Casualties During Pickett’s Charge
Lee hoped to recoup the Army of Northern Virginia’s pride that autumn during the Bristoe Campaign, but Meade refused to be enticed into another major engagement, and the Confederates had little success. Still determined to “strike them a blow” Lee eagerly awaited the spring season, undaunted by the appointment of Ulysses S. Grant as general-in-chief of Union armies. Grant, the victor at Vicksburg, came east to lead the Army of the Potomac personally.
What ensued was the Overland Campaign, some seven weeks of brutal, relentless fighting. The armies first met on May 5 and 6, 1864, in the scrubby woods, known locally as the Wilderness, near the old Chancellorsville battlefield. Lee knew his resources were too limited to force Grant back to Washington, D.C., but he had not expected the Union to push onward after its appalling casualties in a stalemated contest at the Battle of the Wilderness. Some of the heaviest fighting of the war took place the following week near Spotsylvania Court House, particularly around a Confederate breastwork known as the Bloody Angle. Lee, outnumbered two to one, was able to hold his own through swift tactical maneuvering and his forceful personal role in rallying the ranks. Still, Grant edged southward. Lee forestalled the drive when on June 3 the Union flung itself against the zigzagged Confederate fortifications at Cold Harbor, suffering 7,000 casualties, many of whom fell in an ill-conceived assault. Nonetheless, Grant continued the forward movement, maneuvering past Lee a few weeks later and into a siege at Petersburg.
Lee’s inspirational leadership of his soldiers was notable throughout the war, but in this campaign it became legendary. The men looked up to Lee because of his splendid bearing, his courage on the field, his fair dealings, and his willingness to share their hardships. He also led them to victory, and to many he became the embodiment of the Army of Northern Virginia’s alleged invincibility. During the campaigns of 1864 he was conspicuous on the field—rallying the troops, directing battle maneuvers, plugging gaps, and sometimes acting more like a brigade commander than the general in charge. This hands-on role is one reason Lee was able to frustrate Grant’s powerful machine for so long. It also reinforced his soldiers’ worshipful regard. “You are the country to these men,” General Henry A. Wise reportedly told Lee at the end of the conflict. “They have fought for you.”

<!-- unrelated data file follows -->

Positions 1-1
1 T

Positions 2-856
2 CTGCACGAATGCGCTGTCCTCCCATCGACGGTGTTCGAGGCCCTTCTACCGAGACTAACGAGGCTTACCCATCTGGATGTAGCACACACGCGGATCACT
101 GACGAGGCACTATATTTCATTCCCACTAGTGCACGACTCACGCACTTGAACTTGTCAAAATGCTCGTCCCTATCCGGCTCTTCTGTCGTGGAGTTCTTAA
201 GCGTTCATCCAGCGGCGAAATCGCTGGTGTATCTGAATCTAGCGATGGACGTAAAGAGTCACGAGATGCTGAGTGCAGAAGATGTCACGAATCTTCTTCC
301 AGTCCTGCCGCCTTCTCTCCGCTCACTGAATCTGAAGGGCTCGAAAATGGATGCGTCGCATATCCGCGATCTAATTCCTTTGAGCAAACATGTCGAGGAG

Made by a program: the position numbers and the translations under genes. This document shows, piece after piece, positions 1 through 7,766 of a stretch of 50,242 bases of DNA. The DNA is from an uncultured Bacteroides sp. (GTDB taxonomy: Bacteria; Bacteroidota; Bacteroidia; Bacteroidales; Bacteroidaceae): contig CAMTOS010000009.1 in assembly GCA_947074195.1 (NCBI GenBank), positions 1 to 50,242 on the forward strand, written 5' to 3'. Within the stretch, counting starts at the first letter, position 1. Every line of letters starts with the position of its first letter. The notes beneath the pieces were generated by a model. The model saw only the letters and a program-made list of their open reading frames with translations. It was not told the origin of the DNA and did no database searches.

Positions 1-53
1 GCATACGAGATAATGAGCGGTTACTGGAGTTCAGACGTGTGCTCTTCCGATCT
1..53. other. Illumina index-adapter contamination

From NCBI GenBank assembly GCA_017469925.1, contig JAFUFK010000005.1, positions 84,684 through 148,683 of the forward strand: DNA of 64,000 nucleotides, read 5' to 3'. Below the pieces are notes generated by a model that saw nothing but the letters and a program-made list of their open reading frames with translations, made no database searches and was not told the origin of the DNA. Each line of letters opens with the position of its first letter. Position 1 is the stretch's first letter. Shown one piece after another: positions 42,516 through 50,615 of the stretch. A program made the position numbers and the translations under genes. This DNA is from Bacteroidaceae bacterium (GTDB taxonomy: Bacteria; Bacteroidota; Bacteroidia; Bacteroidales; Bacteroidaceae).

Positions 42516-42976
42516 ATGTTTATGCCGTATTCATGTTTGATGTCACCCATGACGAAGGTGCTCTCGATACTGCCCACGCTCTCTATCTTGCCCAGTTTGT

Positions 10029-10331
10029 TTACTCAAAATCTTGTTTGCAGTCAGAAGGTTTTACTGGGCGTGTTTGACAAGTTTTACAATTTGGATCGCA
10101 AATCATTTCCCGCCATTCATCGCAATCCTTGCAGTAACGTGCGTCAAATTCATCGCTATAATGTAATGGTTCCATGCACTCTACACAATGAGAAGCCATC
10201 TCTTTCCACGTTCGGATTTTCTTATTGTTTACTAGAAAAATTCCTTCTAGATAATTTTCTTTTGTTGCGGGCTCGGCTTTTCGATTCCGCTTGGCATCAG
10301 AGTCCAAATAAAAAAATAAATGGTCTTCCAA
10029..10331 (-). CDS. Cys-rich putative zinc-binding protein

Diminished by some 35,000 casualties during the Overland Campaign—the most famous of whom, J. E. B. Stuart, was killed at the Battle of Yellow Tavern—the Army of Northern Virginia held on in miserable trench conditions for nearly nine months. Always a reluctant politician, Lee was unable to wrest critical supplies from the Confederate authorities. His army quashed a Union attempt to exploit the huge explosion of a mine dug under its fortifications at the Battle of the Crater on July 30, 1864, but various efforts at offensive action failed. After a final repulse at Fort Stedman on March 25, 1865, Lee’s defeat was only a matter of time. Hoping to move the remnant of his army southward to join Joseph Johnston’s troops, Lee signaled Davis that Petersburg and Richmond must be abandoned. On April 6, during the Appomattox Campaign, the Confederates suffered a costly defeat at Sailor’s Creek, which left them desperately short of men and supplies. Cornered, Lee surrendered on April 9, 1865, at Appomattox Court House. “I fought the enemy at every step,” he told a confidant in what amounted to a final assessment of his war efforts. “I believe I got out of [my army] all they could do or all any men could do.”